The Problem With “It’s Twitter”

Recently, author E. L. James had a conversation with fans on Twitter using the hashtag #AskELJames.  Instead of a conversation, James was viciously attacked. 

This sparked a number of blog posts about the issue of hateful and hurtful comments being posted online, from book review sites to articles, Facebook and Twitter, and everywhere in between.  One such blog post by Deb Ng caught the attention of author Anne Rice, who has been crusading against this growing trend.  You can find the post here.

After reading her very thoughtful post, one of the comments caught my eye.  In it, the commenter stated that “it’s Twitter” and that these kind of hateful attacks are to be expected from the popular social media site. Twitter, of course, is a micro bogging site that gives users 140 characters to speak their mind. 

Here is my issue: No matter what social media platform you’re using, you have no right to attack people.  This applies to book reviews, discussions, comments, and any other place where you can post comments.  That stands to reason, right?  Common courtesy, social etiquette, netiquette….

But when you say “it’s Twitter” it makes it okay to post hateful messages.  If we allow it, and it is tolerated because “that’s how it is”, then it becomes accepted even though it isn’t acceptable.

Twitter allows users to block abusive users, and they can also be reported.  Let’s use those tools to show people that we don’t want to see their hateful posts. Let’s make it clear that we don’t accept this unacceptable behavior.

Writing with Someone Else’s Voice

Have you ever been asked to wrote something for someone else? I’m not talking about writing fiction and moving between different characters. I’m talking about producing a piece of writing with someone else’s voice and tone.

I’ve written letters of recommendation for bosses before. Those are relatively easy because generally they follow a pattern.

I’m trying to come up with content for a friend’s website. It needs to include information about events and recaps of shows.  She’s a comedian.  And since she’s a comedian she wants everything to sound like her.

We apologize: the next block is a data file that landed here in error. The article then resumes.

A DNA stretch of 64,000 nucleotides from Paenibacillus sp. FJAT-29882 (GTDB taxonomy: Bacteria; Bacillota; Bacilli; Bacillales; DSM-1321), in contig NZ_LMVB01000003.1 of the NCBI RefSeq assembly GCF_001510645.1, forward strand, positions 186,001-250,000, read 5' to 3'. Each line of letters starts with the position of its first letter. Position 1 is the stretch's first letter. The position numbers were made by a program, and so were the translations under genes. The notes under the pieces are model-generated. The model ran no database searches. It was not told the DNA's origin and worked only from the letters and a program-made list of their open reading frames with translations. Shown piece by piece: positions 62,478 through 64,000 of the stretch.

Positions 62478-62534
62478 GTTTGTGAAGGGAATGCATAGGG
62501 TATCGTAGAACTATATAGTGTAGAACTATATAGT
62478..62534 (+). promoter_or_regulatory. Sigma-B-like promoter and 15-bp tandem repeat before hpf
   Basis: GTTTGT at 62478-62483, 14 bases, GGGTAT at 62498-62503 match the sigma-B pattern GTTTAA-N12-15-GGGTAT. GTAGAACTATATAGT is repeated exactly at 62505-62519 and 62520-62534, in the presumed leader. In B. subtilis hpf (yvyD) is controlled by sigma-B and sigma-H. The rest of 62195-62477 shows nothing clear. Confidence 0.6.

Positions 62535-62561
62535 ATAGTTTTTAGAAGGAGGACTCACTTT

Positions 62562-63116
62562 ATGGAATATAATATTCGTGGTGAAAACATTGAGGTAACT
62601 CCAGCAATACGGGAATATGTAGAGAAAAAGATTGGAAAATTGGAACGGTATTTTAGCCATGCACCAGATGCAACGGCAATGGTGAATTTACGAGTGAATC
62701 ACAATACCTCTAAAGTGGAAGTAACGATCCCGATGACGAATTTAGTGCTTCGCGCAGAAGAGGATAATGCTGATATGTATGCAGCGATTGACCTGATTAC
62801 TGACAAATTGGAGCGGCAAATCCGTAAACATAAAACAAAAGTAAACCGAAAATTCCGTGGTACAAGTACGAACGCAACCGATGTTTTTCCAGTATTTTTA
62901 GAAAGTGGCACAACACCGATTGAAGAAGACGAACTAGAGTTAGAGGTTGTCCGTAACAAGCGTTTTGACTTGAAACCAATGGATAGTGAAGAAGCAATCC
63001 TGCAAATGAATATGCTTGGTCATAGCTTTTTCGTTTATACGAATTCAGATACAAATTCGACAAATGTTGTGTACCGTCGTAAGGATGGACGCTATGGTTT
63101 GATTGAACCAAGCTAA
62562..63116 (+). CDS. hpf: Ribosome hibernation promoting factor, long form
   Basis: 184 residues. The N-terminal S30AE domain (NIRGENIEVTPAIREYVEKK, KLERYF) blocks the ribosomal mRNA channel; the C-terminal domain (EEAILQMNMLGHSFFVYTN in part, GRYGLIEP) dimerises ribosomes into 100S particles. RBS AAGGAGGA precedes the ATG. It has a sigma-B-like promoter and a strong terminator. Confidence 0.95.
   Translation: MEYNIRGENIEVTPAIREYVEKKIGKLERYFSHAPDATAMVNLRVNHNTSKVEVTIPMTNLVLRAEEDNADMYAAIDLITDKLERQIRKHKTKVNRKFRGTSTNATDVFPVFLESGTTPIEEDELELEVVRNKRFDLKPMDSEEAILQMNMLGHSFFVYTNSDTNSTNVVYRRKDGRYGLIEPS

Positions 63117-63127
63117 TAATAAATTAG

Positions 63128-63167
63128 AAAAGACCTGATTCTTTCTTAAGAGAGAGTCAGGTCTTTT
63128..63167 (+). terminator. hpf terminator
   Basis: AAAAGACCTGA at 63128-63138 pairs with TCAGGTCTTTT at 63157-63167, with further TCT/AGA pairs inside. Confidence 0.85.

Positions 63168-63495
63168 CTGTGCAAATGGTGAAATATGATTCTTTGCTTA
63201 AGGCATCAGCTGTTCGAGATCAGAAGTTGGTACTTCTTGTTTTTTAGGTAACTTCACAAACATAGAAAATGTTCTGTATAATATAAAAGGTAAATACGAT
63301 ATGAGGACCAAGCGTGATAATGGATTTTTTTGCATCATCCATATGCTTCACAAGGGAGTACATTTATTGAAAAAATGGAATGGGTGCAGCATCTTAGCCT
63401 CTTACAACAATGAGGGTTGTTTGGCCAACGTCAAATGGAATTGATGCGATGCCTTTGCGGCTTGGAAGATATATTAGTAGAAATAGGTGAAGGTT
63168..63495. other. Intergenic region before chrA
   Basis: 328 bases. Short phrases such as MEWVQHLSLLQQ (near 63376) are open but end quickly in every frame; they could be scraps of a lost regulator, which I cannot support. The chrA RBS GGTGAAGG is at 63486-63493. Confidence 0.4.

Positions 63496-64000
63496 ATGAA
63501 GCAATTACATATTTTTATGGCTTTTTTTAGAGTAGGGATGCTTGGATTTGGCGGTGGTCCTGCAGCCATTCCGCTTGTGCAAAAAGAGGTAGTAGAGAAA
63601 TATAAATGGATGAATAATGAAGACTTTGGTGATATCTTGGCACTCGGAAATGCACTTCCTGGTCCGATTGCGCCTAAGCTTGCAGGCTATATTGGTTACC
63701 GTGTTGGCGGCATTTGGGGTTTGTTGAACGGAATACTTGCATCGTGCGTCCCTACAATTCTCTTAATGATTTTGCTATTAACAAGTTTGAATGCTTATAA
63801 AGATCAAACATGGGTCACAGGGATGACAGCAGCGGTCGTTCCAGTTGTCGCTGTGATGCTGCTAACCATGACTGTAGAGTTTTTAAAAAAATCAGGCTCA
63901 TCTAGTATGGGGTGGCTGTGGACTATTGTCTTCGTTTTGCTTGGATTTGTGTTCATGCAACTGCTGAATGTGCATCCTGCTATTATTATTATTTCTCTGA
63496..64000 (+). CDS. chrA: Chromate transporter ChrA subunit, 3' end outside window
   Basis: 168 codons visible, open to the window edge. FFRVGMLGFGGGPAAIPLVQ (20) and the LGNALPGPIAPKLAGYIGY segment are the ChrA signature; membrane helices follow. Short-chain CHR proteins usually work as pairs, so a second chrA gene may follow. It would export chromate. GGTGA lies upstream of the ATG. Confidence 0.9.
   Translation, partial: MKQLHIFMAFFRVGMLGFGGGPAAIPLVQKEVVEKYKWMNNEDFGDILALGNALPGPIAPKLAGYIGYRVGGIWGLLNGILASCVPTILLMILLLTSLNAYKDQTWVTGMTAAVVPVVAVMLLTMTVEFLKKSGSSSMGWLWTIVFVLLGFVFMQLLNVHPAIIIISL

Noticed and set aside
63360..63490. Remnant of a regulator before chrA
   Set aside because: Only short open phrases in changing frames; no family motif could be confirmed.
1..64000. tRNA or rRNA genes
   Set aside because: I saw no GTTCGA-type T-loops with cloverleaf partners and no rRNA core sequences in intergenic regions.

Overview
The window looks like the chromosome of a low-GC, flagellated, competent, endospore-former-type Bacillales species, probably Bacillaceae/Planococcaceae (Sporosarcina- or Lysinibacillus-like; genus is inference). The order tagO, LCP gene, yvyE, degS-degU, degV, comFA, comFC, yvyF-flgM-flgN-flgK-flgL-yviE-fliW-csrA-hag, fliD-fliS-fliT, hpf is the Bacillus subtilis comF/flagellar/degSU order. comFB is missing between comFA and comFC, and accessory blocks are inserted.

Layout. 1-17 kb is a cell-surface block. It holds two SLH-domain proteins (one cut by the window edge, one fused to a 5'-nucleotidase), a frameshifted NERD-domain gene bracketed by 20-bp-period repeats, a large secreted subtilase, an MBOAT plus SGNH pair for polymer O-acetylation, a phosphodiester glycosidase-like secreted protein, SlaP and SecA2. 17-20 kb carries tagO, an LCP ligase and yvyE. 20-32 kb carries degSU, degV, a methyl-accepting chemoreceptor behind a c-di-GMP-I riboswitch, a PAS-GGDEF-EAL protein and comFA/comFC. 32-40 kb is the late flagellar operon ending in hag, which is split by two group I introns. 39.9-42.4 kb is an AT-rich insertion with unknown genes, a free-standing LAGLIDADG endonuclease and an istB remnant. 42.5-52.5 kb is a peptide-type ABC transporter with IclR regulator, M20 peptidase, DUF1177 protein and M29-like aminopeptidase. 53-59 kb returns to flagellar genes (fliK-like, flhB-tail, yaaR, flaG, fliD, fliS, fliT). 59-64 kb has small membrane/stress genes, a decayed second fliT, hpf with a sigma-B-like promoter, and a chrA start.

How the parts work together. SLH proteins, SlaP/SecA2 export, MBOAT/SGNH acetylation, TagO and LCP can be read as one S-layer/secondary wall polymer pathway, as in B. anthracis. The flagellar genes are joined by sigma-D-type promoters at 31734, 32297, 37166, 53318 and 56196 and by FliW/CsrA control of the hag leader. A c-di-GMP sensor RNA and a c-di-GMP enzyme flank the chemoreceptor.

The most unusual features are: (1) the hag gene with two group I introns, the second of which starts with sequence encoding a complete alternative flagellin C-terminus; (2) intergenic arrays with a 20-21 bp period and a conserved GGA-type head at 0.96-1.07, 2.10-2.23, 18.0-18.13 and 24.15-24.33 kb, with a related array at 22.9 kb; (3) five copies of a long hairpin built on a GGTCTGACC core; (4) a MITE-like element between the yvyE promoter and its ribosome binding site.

I’m not a comedian.  I dropped out of comedy school because as Freud would say, I’m too anal retentive.  (Ironically, I was a valedictorian and I’ve never dropped out of anything)  So writing content in her voice is an interesting challenge.

However, I feel like it’s a good experience and it will broaden my horizons and all that jazz.

So…(insert humor here)

The Writing Bug

I keep seeing signs for flu shots. I can’t remember the last time I had the flu (which is why I avoid the shots).  Right now I have the Writing Bug.

I can’t stop writing. Last night alone I wrote three articles for a website.  Earlier in the day I wrote a week’s worth of blog posts.  Today I have a dozen ideas for things to write next, and new ideas for my book, which has stalled since Comic Con.

The Writing Bug isn’t a bad thing. The only time it poses a challenge for me is when I don’t have the time to write, when I’m driving, and when I’m supposed to be doing something else.  Clearly the Writing Gods have a sense of humor.

Even now, I’m writing this post and I have at least 6 more that I want to write.

I guess I should get on that….

On Writing: Productive Procrastination

Sometimes my procrastination can be productive.  Today I wrote a few blog posts (business and personal), Tweeted (again, business and personal) and sent a dozen business emails.  I got a little writing done, and I’m mostly satisfied with it.  Perhaps procrastination isn’t so bad when it’s done in a productive way.

Of course, if I keep procrastinating, I’ll never get the book done.  *headdesk*  The vicious cycle never ends….